Journal of the History of Biology
Written by Roberta Millstein, Rob Skipper, and myself, Survival of the Luckiest is the first book length treatment of the history and philosophy of drift in evolutionary biology. And it comes at an important time in the history of evolutionary biology: Random genetic drift is now recognized as a major factor in evolution, especially at the molecular level. The history of drift, however, has been marked by significant controversy, especially when drift is juxtaposed to natural selection.
Richard Goldschmidt was one of the most accomplished geneticists in Germany until he was forced to leave by the Nazis. In the United States, Goldschmidt rejected the classical gene and advocated saltatory evolution and hopeful monsters.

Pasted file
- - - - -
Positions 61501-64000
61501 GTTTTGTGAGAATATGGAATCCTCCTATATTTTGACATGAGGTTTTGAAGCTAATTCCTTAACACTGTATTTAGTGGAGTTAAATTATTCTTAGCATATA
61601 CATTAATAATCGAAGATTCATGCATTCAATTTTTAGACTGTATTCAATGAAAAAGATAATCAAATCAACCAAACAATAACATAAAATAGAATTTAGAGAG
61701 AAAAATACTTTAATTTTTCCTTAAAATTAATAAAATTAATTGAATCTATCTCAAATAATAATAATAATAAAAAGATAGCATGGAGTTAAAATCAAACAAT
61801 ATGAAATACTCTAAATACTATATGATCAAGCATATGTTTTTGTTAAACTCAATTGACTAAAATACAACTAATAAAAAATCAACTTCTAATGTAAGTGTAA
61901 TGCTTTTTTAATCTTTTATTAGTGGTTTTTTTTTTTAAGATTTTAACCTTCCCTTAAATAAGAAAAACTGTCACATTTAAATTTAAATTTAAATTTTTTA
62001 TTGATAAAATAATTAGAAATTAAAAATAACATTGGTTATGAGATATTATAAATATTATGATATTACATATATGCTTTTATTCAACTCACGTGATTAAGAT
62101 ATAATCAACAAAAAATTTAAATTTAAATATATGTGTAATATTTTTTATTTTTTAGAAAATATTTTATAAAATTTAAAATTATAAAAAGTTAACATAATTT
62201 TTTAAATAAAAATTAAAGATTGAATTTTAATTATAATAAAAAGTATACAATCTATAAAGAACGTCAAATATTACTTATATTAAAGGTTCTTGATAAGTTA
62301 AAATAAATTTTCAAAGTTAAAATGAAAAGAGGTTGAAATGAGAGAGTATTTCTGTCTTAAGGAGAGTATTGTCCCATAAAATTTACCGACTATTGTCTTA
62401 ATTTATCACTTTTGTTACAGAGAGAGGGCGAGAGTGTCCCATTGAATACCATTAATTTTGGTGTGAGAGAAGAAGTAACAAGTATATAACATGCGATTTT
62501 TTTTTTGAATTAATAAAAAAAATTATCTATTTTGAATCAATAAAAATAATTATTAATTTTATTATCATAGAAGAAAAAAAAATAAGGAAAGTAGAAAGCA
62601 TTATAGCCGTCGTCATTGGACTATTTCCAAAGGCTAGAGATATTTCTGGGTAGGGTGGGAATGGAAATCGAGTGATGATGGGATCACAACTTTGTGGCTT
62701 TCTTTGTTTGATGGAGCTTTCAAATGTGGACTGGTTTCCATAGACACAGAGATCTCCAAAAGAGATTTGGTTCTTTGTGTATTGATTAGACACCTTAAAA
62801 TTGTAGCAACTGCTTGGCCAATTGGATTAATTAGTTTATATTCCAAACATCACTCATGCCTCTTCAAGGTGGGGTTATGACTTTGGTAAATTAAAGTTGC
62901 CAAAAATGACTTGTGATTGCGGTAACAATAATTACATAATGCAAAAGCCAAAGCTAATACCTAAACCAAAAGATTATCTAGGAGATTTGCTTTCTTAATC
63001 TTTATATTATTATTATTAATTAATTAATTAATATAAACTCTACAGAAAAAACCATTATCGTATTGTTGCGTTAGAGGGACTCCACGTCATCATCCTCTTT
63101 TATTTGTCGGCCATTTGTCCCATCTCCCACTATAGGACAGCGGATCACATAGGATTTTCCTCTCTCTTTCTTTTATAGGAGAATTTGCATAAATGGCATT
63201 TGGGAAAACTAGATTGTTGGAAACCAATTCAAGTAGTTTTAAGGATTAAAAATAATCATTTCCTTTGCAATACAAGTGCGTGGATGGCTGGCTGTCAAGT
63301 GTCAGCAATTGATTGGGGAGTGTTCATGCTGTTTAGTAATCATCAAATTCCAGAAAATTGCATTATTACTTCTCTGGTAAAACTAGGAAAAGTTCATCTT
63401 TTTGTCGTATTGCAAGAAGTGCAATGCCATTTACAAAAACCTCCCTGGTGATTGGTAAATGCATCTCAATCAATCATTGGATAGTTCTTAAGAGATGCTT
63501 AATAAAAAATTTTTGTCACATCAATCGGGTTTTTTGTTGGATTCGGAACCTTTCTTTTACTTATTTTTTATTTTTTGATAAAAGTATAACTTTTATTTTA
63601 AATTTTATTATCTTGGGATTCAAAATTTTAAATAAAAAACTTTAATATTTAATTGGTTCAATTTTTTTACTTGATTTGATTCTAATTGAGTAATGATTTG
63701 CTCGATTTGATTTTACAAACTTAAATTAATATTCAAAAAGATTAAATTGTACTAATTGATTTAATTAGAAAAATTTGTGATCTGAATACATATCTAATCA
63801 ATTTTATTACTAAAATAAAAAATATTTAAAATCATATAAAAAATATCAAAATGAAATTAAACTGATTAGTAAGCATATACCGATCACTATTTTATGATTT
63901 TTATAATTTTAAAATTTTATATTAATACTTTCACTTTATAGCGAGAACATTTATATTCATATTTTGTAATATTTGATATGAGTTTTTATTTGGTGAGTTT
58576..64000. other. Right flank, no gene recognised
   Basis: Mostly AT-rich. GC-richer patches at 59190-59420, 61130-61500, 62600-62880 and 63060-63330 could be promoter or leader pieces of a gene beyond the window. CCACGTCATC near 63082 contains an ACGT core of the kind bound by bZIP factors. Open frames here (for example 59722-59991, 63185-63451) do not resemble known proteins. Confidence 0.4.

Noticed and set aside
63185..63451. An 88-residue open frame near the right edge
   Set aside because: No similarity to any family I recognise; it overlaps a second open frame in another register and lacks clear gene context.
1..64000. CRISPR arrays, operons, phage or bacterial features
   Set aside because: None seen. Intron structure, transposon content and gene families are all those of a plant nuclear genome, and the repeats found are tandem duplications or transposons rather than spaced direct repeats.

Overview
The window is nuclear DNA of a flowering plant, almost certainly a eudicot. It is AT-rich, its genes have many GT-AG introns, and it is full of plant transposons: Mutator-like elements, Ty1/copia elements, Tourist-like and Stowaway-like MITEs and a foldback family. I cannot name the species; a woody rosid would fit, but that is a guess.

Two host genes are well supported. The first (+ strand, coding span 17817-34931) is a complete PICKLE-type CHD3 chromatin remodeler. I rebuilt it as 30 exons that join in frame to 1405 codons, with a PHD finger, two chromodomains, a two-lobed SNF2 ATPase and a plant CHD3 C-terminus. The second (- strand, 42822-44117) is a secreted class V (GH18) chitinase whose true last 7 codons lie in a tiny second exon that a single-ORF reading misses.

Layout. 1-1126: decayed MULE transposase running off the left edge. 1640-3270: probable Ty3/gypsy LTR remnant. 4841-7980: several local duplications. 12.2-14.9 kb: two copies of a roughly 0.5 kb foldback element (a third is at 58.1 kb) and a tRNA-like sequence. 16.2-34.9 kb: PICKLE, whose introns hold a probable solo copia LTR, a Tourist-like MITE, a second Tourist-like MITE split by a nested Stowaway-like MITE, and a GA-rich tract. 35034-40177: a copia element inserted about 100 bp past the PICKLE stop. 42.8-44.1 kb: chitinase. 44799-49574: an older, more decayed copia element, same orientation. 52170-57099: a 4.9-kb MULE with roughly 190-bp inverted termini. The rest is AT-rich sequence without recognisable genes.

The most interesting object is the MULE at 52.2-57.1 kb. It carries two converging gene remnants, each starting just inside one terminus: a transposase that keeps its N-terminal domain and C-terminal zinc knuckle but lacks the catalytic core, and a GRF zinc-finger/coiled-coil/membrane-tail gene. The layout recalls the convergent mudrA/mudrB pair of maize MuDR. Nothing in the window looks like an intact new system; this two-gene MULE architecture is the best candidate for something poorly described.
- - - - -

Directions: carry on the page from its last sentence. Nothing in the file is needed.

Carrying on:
Goldschmidt's research and reputation as a scientific heretic have been the subject of my research for several years, as well as a book in progress.
In the 1960s, “Developmental Biology” became the dominant term to describe research that had previously been included under the rubrics of embryology, growth, and morphology. As scientific societies formed under this new label, a new discipline took shape. Using a global index of developmental research in the post-war period, the General Embryological Information Service, we argue that increasing diversification of research in the late 1950s contributed to the subsequent adoption of developmental biology as a label for a new discipline with a broad and unifying scope.
"Drawn to Controversy"
Digging through dusty storerooms and reading dead people's mail ...
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